"[/QUOTE] As we all know too well, the IRB and RFU Elite Panels do not always act as we would at the Community levels, and thus give players / coaches / spectators the importal words "but xxx did on the TV and he didn't get carded". I use the reply "well when you are on the TV perhaps you will get away with it, but not on this pitch and not with 29 other guys who want to go to work on Monday morning. "[/QUOTE]

This is the very thing I was thinking, I Red Carded someone on Friday evening for stamping on a player who was no-where near the ball, now I have to Ref that club again in a few weeks time and Steve Walsh leniency has done me, or any of us `grass roots' Referee's any favours

didds
06-11-06, 16:11
just toi reiterate... the elite v community argument cannot hold sway here as WSalsh DID penalise Giteau for it ie it is part of the elite game's LotG. Walsj then later ignored it - hence the *sigh*.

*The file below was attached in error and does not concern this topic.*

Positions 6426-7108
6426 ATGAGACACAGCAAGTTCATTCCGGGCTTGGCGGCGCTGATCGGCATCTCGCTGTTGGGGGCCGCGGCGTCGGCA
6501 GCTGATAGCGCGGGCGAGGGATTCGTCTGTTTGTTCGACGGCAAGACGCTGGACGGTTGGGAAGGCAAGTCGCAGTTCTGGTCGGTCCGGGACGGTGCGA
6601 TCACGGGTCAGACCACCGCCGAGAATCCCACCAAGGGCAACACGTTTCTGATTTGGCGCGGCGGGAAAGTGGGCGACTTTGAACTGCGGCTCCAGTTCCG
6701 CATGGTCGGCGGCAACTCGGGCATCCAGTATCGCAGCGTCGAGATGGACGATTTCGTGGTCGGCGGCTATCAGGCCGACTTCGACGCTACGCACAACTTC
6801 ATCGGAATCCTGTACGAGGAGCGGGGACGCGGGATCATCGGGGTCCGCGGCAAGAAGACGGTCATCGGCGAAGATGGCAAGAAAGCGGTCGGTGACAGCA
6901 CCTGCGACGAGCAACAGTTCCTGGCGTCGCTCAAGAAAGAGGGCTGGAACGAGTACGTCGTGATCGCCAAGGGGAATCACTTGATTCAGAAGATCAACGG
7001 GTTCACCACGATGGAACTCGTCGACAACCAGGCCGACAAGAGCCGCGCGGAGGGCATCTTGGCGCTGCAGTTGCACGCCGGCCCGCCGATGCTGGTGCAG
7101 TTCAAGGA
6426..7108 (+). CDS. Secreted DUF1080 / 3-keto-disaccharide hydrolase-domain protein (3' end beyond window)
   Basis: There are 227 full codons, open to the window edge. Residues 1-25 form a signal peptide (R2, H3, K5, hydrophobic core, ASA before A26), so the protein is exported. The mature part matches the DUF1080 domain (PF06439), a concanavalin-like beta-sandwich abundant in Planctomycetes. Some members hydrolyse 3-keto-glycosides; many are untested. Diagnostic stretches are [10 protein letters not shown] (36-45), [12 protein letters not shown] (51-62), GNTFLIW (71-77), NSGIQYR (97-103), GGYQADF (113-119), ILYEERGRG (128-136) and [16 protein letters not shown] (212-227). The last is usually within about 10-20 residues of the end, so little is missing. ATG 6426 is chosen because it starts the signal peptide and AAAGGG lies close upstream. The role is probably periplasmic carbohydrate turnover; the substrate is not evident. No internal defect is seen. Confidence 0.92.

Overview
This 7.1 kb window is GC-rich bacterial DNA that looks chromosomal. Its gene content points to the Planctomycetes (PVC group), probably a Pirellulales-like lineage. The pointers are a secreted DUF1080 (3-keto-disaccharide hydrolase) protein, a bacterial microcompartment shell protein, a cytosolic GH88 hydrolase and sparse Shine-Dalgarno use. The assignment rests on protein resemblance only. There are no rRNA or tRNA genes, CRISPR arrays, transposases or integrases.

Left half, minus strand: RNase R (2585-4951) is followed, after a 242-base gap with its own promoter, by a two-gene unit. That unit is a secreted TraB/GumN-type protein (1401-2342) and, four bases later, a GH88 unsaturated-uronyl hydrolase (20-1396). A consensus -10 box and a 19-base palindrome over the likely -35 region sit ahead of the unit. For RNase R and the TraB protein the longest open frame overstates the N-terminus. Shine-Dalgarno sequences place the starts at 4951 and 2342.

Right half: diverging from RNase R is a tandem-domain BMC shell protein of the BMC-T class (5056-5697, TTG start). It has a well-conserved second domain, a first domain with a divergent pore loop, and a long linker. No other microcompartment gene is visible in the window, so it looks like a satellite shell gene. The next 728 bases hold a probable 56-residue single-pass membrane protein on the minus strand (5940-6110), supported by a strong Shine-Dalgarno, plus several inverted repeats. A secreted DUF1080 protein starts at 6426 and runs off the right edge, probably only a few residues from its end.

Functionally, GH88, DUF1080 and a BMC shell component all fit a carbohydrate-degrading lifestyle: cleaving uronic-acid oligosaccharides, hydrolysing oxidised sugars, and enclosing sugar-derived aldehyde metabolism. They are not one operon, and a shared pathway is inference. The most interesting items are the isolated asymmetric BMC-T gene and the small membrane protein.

cheers

didds

bobby
06-11-06, 18:11
not such a united message for all referees to follow. The amount of confusion this leads to for your everyday referee is immense. how we manage this on the field, as mentioned throughout this thread, is going to be difficult when players start quoting refs calls and performances from TV matches:eek:

Davet
06-11-06, 18:11
when players start quoting refs calls and performances from TV matches

Though if they do, then, in fairness, they cannot complain if the ref compares their performance to the likes of McCaw, Peel, Hodgeson, Latham etc. as appropriate.

ex-lucy
07-11-06, 11:11
apparently Walsh told some of the players that it was the last phase .. but not all of them ... hence the kick to touch by Wales rather than run it to look for a winning score.

crazy keewee referee

Davet
07-11-06, 11:11
They must have known it was pretty much time - why did they not ask?

Brian Ravenhill
07-11-06, 11:11